There are parts of the human ear that still baffle scientists--tiny intricate parts all working together to provide us with hearing and balance. Thanks to advances in computer technology as well as in ear surgery itself, the opportunity to offer hearing to those living with life-altering ear conditions has been realised.
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Cholesteatoma and Tumors
Tumours can form inside or behind the ear. A tumour that's growing inside your head could spread to the middle or inner ear and destroy your balance and hearing. Sudden difficulty hearing, severe pain in the ear and dizziness could be symptoms of a tumour. CAT scans or infrared imaging is used to check for a tumour. Depending on the tumour's location, surgery could be minor or life altering. Surgery performed on or around the ear can have the following risks: deafness, permanent vertigo and palsy. An untreated tumour or growth in the ear will lead to deafness, vertigo, palsy and eventually death.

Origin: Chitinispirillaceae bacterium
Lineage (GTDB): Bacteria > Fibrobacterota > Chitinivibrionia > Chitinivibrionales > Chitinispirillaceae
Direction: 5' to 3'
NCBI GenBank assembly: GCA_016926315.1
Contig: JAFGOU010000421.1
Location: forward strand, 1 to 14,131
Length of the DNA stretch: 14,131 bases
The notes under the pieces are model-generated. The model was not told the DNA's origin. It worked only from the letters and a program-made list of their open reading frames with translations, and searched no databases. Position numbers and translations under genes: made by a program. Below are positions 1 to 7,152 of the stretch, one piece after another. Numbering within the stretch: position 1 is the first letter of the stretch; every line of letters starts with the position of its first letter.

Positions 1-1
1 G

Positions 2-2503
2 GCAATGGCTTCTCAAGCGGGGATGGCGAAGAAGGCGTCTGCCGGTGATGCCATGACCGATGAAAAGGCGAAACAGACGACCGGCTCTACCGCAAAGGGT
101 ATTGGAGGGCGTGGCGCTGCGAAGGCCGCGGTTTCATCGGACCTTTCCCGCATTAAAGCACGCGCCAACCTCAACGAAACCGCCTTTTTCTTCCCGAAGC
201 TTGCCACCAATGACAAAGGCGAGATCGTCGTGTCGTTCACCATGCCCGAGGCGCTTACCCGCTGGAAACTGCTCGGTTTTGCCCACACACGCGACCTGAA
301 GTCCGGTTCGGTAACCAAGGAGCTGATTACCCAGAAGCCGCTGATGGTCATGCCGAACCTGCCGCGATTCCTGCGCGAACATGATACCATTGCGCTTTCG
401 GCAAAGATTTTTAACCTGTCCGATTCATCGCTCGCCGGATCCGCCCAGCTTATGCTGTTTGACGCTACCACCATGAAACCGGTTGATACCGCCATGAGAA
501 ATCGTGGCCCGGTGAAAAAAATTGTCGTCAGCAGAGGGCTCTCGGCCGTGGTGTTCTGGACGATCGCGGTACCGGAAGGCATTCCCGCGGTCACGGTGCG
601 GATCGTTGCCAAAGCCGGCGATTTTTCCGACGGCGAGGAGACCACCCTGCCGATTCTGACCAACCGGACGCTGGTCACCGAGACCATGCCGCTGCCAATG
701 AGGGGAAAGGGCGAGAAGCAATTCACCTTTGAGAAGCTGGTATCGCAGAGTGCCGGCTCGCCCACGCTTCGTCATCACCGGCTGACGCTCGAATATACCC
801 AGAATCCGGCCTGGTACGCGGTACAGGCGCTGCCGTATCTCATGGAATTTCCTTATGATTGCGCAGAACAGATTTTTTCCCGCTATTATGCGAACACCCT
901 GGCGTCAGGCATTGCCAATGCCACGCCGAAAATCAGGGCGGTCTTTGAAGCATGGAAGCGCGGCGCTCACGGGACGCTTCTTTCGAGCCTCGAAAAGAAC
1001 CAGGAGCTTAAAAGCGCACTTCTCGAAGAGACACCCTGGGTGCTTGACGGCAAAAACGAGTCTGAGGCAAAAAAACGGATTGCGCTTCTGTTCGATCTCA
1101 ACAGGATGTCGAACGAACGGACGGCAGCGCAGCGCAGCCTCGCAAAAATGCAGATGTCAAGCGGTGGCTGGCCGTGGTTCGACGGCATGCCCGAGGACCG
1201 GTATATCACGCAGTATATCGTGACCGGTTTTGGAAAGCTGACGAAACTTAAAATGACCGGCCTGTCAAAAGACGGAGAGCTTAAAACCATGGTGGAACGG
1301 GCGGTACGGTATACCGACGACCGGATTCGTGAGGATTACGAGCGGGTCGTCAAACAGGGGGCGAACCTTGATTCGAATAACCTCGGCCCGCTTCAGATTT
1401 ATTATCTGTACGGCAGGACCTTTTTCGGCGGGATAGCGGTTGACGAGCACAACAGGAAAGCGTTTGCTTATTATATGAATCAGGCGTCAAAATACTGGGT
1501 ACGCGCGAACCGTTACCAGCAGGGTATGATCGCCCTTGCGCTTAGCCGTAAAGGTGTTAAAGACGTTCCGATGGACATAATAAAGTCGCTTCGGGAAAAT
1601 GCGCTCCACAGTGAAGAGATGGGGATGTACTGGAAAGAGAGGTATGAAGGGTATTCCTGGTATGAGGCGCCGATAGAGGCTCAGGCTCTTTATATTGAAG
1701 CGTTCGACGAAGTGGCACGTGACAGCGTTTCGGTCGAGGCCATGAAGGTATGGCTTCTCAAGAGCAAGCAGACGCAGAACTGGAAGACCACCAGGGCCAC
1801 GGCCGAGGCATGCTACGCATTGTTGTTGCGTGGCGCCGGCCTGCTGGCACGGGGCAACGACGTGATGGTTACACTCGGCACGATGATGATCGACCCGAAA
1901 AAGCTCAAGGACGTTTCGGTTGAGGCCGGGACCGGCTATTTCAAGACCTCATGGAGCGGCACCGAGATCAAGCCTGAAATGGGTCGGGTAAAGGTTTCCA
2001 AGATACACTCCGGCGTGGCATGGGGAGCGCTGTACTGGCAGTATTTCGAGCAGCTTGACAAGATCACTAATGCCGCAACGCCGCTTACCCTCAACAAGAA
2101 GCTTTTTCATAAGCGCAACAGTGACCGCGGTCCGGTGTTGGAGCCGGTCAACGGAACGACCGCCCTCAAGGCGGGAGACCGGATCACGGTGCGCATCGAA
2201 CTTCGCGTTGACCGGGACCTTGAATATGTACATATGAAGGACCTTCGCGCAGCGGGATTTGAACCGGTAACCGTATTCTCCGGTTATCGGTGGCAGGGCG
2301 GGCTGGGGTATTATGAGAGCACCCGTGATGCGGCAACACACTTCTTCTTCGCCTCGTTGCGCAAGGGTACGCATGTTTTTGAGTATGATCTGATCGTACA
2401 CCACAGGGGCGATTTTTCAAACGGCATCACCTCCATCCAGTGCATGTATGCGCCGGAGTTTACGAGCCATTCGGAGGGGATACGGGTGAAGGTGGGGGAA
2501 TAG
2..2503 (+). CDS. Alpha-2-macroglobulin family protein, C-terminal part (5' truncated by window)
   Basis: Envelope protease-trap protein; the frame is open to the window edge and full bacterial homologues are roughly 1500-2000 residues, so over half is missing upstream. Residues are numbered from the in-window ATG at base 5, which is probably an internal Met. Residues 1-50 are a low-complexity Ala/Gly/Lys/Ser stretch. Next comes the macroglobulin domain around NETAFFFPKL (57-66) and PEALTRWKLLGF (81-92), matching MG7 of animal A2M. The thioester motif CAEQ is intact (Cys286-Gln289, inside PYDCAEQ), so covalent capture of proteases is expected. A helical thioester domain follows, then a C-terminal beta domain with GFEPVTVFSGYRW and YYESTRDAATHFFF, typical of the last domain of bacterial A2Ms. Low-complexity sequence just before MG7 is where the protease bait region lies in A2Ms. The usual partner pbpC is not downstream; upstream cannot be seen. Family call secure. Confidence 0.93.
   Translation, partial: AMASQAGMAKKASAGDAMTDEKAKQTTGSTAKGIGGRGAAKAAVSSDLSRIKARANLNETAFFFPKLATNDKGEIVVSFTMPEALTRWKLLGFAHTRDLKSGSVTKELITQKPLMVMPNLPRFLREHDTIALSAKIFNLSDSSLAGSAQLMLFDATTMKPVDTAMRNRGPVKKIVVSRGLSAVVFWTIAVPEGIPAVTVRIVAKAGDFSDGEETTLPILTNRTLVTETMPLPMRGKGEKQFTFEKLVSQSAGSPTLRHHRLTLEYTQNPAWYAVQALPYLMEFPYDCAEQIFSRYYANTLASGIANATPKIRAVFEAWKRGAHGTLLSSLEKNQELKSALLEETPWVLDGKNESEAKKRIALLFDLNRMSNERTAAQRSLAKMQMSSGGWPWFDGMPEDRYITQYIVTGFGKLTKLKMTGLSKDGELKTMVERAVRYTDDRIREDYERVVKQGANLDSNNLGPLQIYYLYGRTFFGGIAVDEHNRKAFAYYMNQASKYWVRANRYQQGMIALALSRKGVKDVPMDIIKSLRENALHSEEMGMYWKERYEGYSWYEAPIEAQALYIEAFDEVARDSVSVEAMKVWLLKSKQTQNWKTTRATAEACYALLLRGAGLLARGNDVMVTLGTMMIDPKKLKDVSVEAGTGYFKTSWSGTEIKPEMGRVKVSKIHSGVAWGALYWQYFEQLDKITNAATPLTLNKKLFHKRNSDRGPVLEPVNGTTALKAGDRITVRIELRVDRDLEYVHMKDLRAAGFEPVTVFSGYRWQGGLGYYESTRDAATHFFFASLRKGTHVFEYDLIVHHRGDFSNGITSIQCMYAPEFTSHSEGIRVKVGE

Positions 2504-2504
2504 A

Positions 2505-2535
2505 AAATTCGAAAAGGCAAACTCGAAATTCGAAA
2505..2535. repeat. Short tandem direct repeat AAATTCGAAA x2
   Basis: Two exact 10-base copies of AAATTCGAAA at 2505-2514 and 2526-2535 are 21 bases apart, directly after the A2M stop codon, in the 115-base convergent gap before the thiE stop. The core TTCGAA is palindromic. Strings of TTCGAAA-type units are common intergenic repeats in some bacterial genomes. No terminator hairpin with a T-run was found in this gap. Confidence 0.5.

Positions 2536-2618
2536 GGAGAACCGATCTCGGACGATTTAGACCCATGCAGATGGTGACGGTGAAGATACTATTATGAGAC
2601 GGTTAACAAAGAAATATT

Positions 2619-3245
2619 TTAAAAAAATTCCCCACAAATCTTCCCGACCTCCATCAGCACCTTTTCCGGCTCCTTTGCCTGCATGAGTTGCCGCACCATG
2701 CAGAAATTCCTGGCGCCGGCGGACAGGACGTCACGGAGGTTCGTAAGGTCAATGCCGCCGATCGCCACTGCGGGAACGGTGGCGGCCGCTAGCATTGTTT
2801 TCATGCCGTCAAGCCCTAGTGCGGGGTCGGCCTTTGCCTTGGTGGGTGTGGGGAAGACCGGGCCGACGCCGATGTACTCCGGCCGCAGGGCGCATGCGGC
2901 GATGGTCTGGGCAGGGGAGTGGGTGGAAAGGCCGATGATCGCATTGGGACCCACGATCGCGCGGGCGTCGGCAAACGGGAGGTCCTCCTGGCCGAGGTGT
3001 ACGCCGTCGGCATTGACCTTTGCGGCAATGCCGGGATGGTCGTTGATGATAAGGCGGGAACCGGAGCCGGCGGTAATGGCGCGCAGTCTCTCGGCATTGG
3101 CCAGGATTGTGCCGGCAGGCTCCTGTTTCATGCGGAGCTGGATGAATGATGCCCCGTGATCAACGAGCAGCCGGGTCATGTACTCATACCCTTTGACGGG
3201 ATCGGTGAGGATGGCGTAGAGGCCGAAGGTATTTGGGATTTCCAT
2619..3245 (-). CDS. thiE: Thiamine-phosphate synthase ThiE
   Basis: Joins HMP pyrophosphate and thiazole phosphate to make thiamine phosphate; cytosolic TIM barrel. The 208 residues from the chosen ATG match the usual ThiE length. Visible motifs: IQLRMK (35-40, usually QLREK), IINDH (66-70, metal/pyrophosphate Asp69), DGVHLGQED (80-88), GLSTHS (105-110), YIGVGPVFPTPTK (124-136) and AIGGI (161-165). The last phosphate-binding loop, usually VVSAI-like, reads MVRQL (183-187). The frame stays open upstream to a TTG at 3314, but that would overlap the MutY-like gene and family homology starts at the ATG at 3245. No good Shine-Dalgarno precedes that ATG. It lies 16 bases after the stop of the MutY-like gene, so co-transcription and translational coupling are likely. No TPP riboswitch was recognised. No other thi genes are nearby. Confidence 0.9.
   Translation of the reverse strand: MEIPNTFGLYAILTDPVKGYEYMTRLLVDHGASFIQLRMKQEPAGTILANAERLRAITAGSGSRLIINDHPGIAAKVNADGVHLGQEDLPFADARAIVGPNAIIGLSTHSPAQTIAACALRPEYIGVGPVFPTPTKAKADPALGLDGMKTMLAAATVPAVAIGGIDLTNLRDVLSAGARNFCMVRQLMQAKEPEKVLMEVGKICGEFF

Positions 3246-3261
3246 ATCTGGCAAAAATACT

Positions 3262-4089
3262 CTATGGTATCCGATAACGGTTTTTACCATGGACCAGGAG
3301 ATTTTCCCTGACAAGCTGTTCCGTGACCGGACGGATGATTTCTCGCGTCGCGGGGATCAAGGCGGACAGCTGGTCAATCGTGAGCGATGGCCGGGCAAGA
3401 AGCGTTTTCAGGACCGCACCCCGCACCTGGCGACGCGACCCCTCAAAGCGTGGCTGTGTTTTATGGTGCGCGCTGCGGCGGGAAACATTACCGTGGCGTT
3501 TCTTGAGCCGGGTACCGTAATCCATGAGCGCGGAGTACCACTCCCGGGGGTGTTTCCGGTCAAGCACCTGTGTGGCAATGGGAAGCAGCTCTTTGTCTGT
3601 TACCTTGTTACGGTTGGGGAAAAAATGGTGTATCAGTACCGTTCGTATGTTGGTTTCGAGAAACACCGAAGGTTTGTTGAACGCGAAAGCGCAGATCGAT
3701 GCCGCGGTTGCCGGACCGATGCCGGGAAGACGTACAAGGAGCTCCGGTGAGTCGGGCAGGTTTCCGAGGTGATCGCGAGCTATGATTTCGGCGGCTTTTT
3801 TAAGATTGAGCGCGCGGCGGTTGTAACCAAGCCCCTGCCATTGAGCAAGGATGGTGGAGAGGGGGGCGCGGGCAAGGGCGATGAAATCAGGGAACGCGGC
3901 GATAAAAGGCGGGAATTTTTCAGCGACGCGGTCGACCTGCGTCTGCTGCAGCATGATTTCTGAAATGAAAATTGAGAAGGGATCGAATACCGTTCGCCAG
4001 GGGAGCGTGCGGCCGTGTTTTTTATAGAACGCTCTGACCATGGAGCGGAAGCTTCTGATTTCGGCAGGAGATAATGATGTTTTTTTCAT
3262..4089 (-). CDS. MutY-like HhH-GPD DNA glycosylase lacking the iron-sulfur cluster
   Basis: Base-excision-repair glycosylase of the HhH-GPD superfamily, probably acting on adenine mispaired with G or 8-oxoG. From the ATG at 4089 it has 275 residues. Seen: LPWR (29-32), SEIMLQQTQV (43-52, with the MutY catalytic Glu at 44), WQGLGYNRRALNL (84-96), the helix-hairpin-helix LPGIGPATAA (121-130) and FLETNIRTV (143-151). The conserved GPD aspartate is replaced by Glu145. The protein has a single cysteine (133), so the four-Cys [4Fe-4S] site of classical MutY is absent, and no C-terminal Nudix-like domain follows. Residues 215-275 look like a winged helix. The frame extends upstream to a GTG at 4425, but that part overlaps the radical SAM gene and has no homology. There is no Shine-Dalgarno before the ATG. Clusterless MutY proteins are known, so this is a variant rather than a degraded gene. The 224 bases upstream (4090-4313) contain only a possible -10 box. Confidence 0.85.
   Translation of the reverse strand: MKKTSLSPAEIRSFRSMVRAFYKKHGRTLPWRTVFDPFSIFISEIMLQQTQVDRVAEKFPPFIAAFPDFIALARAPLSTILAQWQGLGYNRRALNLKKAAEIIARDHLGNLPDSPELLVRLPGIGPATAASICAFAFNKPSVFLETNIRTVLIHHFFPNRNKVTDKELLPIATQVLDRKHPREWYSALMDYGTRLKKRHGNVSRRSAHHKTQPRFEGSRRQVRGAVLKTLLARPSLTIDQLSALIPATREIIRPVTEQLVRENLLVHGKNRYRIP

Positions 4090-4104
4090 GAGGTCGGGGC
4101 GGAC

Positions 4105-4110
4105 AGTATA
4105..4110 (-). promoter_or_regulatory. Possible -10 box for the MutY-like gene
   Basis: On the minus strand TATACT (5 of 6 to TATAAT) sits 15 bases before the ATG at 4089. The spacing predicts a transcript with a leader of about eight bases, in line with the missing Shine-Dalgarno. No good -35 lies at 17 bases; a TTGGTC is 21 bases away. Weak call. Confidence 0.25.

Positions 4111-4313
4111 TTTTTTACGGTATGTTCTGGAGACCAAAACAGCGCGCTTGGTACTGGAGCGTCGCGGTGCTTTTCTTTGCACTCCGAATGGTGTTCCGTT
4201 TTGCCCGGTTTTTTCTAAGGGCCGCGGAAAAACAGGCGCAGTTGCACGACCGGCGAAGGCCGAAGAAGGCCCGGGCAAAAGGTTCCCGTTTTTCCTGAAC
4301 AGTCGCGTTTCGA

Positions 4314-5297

Skin cancer growths or tumours on the outside of the ear are common. Most can be removed easily, but in certain circumstances half or more of the external ear is removed.
A cholesteatoma is a benign growth that normally starts in the middle ear. If a cholesteatoma continues growing into your inner ear it will cause deafness. Symptoms of a cholesteatoma include hearing loss and reoccurring or foul-smelling discharge coming from the ear. Some cholesteatomas can be removed with a simple procedure through the ear canal. Others require a procedure known as a mastoidectomy. After a mastoidectomy, most of your ability to hear in that ear is gone. If a cholesteatoma is left untreated it could grow into your brain and be fatal.